“This app isn’t here to solve a problem for a news organization,” she explained. “So many digital product launches over the last decade have come from a position of weakness, like ‘We need to replace this revenue gap’. This is, is there a wider audience out there at a lower price point for the FT? But we don’t need to offset the cost of what we already do.”
“The price point really reflects the commitment from the board and the chief executive to genuinely saying, ‘I would like to expose a much wider audience of people to some FT journalism.’”
Now, the app will go through some tweaks to find out how many stories each day works best. It is early days, but should the app get a good response in the UK, Gibson said a dedicated US version with content curated for a US audience would follow.
A bracing shot of news
FT is not the first publisher to experiment like this. The Economist’s Espresso app is the most well-known example of a separate, lower cost, lower quantity subscription offering. The recently updated app, launched eight years ago, was introduced as a daily digital briefing to complement the core magazine, with short pieces of news and analysis. It was marketed as a quick ‘shot’ of news to get readers ready for the day.
Espresso is included as part of The Economist’s full digital subscription. It is offered as a standalone app for $7.99 (£7.99) in the UK after a seven day free trial. Those who don’t choose to subscribe can still read one article a day.
The publisher has been working on an upgrade of the app over the past few months. The new version delivers Espresso stories in both written and audio form, alongside charts, facts and quotes each day. It also includes a ‘For You’ tab that lets the user sample four stories a week from the main Economist site, based on their interests.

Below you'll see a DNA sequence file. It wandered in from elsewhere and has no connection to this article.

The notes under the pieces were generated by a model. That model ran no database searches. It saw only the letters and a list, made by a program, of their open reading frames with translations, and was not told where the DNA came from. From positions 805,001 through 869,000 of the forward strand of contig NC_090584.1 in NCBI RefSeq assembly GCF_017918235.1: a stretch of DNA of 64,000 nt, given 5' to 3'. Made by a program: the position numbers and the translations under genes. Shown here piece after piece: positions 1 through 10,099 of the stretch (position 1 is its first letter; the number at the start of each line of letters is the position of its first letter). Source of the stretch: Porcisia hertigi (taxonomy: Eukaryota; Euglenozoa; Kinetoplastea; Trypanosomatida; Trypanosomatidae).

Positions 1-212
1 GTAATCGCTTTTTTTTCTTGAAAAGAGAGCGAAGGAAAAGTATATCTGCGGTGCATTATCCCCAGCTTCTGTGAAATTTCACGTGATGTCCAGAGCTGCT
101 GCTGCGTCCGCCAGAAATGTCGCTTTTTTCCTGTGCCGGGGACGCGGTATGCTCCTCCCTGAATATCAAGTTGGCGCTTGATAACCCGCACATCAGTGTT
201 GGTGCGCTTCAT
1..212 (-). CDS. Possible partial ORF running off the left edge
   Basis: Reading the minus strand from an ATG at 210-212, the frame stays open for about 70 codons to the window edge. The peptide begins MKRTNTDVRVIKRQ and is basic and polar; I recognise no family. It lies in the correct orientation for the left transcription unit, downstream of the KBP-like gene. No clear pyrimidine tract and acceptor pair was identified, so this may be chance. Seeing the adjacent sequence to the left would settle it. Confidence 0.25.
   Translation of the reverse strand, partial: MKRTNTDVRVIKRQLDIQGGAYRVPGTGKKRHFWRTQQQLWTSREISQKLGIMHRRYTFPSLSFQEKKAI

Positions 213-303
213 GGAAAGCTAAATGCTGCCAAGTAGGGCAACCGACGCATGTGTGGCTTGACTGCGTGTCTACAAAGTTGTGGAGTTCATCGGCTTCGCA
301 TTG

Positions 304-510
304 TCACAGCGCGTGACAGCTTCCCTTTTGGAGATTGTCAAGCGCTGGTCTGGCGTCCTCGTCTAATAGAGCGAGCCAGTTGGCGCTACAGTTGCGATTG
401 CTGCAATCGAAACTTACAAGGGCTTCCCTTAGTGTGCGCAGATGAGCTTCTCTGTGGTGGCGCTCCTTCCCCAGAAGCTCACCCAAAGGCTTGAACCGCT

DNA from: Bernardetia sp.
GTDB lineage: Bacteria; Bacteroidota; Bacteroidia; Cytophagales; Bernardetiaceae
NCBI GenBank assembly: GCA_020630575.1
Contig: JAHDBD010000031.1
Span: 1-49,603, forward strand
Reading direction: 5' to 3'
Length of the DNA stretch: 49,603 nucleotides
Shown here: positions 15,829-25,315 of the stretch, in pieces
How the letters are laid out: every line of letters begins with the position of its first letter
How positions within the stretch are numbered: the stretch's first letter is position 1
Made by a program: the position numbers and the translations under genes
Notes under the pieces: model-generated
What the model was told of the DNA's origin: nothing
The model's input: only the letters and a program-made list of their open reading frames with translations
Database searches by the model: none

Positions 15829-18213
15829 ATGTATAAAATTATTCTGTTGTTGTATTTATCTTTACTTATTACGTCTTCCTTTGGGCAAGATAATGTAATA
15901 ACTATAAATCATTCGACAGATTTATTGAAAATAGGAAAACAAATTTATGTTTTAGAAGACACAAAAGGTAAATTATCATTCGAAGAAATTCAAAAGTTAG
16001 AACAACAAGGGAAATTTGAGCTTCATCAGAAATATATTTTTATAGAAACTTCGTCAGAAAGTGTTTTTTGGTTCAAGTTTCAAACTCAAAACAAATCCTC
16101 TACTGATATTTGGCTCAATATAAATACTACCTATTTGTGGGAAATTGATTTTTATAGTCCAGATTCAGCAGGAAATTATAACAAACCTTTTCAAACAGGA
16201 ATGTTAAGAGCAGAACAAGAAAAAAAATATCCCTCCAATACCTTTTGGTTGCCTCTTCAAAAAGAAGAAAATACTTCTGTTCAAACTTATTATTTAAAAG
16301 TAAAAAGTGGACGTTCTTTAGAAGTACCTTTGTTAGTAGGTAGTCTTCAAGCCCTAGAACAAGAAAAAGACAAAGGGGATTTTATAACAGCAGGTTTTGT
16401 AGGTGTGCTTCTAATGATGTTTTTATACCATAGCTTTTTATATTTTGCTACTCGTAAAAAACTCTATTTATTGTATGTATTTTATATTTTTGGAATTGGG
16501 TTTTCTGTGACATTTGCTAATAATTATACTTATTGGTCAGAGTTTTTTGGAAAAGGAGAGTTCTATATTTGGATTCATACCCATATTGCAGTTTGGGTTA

“The new Espresso is aimed at readers who may not have the time or inclination for the more in-depth Economist experience,” a spokesperson told us. “We see it as introducing a new generation of readers to the Economist brand.”
“We imagine that, over time, some will migrate to an Economist subscription as they come to appreciate the role that our full journalism offerings can play in their lives.”
Is an app the perfect outreach product?
The question of affordable quality journalism is likely to become ever-more pressing as more publishers turn to reader revenue. From the Washington Post to Bloomberg – and even The Smith’s yet unlaunched Semafor – the market is saturated with publications targeting the global elite who barely blink at paying hundreds of dollars a year for news access.
The challenge for publishers looking to attract a wider audience to quality journalism is pricing for access. This is where paid products like apps or even newsletters can be a good way of building a relationship with readers without asking them to pay premium prices.
The longevity of Espresso and the initial success of FT Edit also demonstrate that audiences respond well to content with a start and a finish point. Aside from the obvious parallels to print newspapers, a carefully curated, high-quality set of stories is now seen as a refreshing antidote to the endless scrolling, misinformation, and frantic news cycle. In other words, for a tiny fraction of the cost, you get a tiny fraction of the news: just what you need to know, concisely offered and expertly crafted and delivered.
Now, limited is in demand. A small bundle of stories well-packaged for mobile could be the key for other publishers to unlocking their vast untapped audiences who haven’t yet opened their wallets.